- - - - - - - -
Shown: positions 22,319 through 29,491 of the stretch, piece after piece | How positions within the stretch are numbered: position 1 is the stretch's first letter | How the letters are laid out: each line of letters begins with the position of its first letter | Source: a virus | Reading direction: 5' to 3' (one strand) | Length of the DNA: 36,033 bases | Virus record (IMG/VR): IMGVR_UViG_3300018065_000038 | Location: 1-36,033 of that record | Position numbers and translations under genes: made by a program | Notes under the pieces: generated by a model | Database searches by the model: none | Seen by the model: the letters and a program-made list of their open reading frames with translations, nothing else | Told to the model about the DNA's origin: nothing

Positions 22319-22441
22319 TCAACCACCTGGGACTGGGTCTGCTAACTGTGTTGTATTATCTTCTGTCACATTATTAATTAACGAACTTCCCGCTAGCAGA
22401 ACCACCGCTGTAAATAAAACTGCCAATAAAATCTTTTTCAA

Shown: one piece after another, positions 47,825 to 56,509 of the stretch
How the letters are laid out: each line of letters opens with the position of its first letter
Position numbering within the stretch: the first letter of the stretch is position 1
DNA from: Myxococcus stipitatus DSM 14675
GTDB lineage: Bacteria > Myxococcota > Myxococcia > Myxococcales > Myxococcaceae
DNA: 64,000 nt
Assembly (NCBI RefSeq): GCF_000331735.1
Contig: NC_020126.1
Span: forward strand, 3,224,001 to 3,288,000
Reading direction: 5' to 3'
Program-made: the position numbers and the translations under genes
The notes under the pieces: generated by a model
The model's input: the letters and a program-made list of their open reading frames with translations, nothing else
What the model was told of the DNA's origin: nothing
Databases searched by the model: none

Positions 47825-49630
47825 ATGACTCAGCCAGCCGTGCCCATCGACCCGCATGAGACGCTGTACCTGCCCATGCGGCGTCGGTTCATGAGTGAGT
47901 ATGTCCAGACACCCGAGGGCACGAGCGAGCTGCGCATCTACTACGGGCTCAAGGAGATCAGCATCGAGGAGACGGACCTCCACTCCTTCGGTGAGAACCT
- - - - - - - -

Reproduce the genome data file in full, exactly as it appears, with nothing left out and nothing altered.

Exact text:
Shown: positions 22,319 through 29,491 of the stretch, piece after piece | How positions within the stretch are numbered: position 1 is the stretch's first letter | How the letters are laid out: each line of letters begins with the position of its first letter | Source: a virus | Reading direction: 5' to 3' (one strand) | Length of the DNA: 36,033 bases | Virus record (IMG/VR): IMGVR_UViG_3300018065_000038 | Location: 1-36,033 of that record | Position numbers and translations under genes: made by a program | Notes under the pieces: generated by a model | Database searches by the model: none | Seen by the model: the letters and a program-made list of their open reading frames with translations, nothing else | Told to the model about the DNA's origin: nothing

Positions 22319-22441
22319 TCAACCACCTGGGACTGGGTCTGCTAACTGTGTTGTATTATCTTCTGTCACATTATTAATTAACGAACTTCCCGCTAGCAGA
22401 ACCACCGCTGTAAATAAAACTGCCAATAAAATCTTTTTCAA

Shown: one piece after another, positions 47,825 to 56,509 of the stretch
How the letters are laid out: each line of letters opens with the position of its first letter
Position numbering within the stretch: the first letter of the stretch is position 1
DNA from: Myxococcus stipitatus DSM 14675
GTDB lineage: Bacteria > Myxococcota > Myxococcia > Myxococcales > Myxococcaceae
DNA: 64,000 nt
Assembly (NCBI RefSeq): GCF_000331735.1
Contig: NC_020126.1
Span: forward strand, 3,224,001 to 3,288,000
Reading direction: 5' to 3'
Program-made: the position numbers and the translations under genes
The notes under the pieces: generated by a model
The model's input: the letters and a program-made list of their open reading frames with translations, nothing else
What the model was told of the DNA's origin: nothing
Databases searched by the model: none

Positions 47825-49630
47825 ATGACTCAGCCAGCCGTGCCCATCGACCCGCATGAGACGCTGTACCTGCCCATGCGGCGTCGGTTCATGAGTGAGT
47901 ATGTCCAGACACCCGAGGGCACGAGCGAGCTGCGCATCTACTACGGGCTCAAGGAGATCAGCATCGAGGAGACGGACCTCCACTCCTTCGGTGAGAACCT